Hunting Knives
A collection of typical style late 19th century hunting knives.(From top to bottom) <br>1) A replica classic Sheffield Hunter’s Bowie. <br>2) A replica of the standard Sheffield-made, fur-trade-pattern butcher’s knife. <br>3) An original I. Wilson butcher that has seen many years of use as a hunter. This knife probably dates from around 1890-95. <br>4) A replica of the Russell Green River Hunter’s Butcher. Most 19th century cutlery companies made similar knives for outdoor use. <br>5) A modern Hoot Gibson custom replica of the “coke bottle” folding hunter that was very popular after the Civil War. <br>6) A two-blade, equal-end jack similar to the one Nessmuk recommended. These were often referred to as “Texas Jacks.” The term “Moose Jack” is more recent.

What kind of blade did the average hunter in G.O. Shields’ period carry? Despite the fact most outdoor writers of the day had nothing but scorn for Bowies, they were still the most common sheath knives to be found in late 19th century sporting-goods catalogs. Any collection of Texas Ranger photos will also prove to you some pretty savvy characters seemed to find them useful on their long horse-mounted patrols. But while Rangers were well known for foraging wild game to supplement their state-issued rations, hunting was not a patrol’s primary reason for being in the field.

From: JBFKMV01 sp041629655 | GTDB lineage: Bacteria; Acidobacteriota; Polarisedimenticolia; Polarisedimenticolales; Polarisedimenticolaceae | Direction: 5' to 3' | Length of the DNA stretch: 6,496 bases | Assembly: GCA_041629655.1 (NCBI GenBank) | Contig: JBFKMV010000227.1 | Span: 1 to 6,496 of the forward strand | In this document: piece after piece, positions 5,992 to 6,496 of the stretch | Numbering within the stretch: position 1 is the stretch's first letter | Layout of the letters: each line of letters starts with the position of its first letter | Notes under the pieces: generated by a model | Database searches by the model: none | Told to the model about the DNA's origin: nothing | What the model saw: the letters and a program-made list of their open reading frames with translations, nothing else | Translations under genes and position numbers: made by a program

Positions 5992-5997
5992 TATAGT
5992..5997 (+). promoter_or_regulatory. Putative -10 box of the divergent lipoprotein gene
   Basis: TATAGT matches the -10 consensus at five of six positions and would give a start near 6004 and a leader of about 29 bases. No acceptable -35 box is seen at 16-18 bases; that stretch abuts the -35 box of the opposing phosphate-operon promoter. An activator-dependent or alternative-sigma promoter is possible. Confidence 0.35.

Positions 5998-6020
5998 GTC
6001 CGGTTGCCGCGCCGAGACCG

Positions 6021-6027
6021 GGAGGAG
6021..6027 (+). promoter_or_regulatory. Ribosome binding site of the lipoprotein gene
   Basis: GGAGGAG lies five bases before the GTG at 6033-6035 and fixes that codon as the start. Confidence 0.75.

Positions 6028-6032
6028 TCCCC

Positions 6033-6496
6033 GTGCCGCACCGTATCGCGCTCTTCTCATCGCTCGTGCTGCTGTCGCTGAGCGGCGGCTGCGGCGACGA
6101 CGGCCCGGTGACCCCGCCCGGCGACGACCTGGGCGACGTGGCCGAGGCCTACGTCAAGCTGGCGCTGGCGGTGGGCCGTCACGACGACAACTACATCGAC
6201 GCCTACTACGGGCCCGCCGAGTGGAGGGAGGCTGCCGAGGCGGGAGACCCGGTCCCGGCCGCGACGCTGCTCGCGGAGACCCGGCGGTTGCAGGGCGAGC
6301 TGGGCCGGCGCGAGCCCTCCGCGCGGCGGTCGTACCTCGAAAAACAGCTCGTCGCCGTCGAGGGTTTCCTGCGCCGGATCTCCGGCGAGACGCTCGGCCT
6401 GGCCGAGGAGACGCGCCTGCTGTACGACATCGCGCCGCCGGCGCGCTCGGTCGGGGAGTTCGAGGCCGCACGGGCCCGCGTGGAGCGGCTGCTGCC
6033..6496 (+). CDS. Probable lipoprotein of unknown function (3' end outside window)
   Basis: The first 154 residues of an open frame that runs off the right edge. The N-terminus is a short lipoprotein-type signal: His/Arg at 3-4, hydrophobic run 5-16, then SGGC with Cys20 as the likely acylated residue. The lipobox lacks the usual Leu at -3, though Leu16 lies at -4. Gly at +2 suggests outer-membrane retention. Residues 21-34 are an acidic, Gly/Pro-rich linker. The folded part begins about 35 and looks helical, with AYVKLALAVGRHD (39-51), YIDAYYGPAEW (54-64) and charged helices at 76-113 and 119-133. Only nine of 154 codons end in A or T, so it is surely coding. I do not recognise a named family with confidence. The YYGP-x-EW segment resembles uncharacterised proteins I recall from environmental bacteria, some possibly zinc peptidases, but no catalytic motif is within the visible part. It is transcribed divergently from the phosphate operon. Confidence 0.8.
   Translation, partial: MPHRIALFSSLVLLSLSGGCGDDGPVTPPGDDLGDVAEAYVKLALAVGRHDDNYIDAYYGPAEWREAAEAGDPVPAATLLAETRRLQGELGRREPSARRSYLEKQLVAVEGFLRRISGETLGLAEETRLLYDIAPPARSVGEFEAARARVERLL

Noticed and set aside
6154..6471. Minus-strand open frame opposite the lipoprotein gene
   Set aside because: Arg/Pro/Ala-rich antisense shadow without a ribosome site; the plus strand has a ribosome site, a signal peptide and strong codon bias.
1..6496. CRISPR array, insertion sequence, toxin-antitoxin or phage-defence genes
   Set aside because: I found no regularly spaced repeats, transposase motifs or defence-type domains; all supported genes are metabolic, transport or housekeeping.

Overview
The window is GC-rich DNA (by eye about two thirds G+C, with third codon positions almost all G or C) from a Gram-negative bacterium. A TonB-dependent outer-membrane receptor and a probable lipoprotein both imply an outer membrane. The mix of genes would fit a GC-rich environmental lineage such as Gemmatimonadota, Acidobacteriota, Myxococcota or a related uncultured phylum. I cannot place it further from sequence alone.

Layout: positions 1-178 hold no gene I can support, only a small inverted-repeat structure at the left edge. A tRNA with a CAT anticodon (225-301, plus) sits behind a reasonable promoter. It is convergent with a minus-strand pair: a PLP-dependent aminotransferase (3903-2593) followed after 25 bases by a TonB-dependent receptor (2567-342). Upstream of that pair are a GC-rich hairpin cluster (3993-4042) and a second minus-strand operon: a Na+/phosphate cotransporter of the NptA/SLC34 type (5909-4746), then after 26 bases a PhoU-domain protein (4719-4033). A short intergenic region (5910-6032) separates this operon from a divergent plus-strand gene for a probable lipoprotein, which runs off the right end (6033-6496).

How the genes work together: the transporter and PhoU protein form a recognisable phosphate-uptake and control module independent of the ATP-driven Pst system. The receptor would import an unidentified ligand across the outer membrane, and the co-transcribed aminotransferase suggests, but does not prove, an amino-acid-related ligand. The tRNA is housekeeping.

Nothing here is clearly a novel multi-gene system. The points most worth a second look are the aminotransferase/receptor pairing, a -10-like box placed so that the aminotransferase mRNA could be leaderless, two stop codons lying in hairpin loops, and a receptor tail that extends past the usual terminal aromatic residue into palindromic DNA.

FIXED ORIGIN: A good case can be made that what we now think of as a generic fixed-blade hunter originated with the Marble’s Ideal model around 1900. Before that most “hunting knives” were more closely related to the standard meat-cutting patterns of the day. Other than not having the “bling” appeal of modern outdoor cutlery, this type of “butcher turned hunter” was totally efficient and very reasonably priced. The Russell Green Rivers are probably the most famous brand of these late 19th century blades, but Lamson & Goodnow as well as the I. Wilsons from England were equally popular. Any search through photos of hunters, as opposed to explorers, law enforcement or military personnel, will usually show most carrying a basic wood-handled hunter’s style butcher in a belt sheath.

COKE CLASSIC: Of course, many experienced outdoorsmen felt adequately equipped with a good folder rather than a belt knife. Then as now, a moderate-sized folder was handier for small game, birds and fish than a large sheath knife. Probably the most common “folding hunter” of the period was what modern collectors refer to as a “Coke bottle” pattern in both locking and non-locking versions. These normally run between 4 and 4.5 inches in blade length. There were also a variety of other large, single-blade, lock-back folders to choose from. As Nessmuk and Shields pointed out, it was equally hard to beat a good sturdy double-bladed jackknife for all-round utility in the field. In the end, skill and experience trumps equipment for most knife-related tasks. Frontier sportsmen and market hunters certainly had far more opportunities to develop their game-handling skills than we do today.

This article was originally published in the AMERICAN FRONTIERSMAN™ Winter 2016 issue #205. Subscription is available in print and digital editions here.

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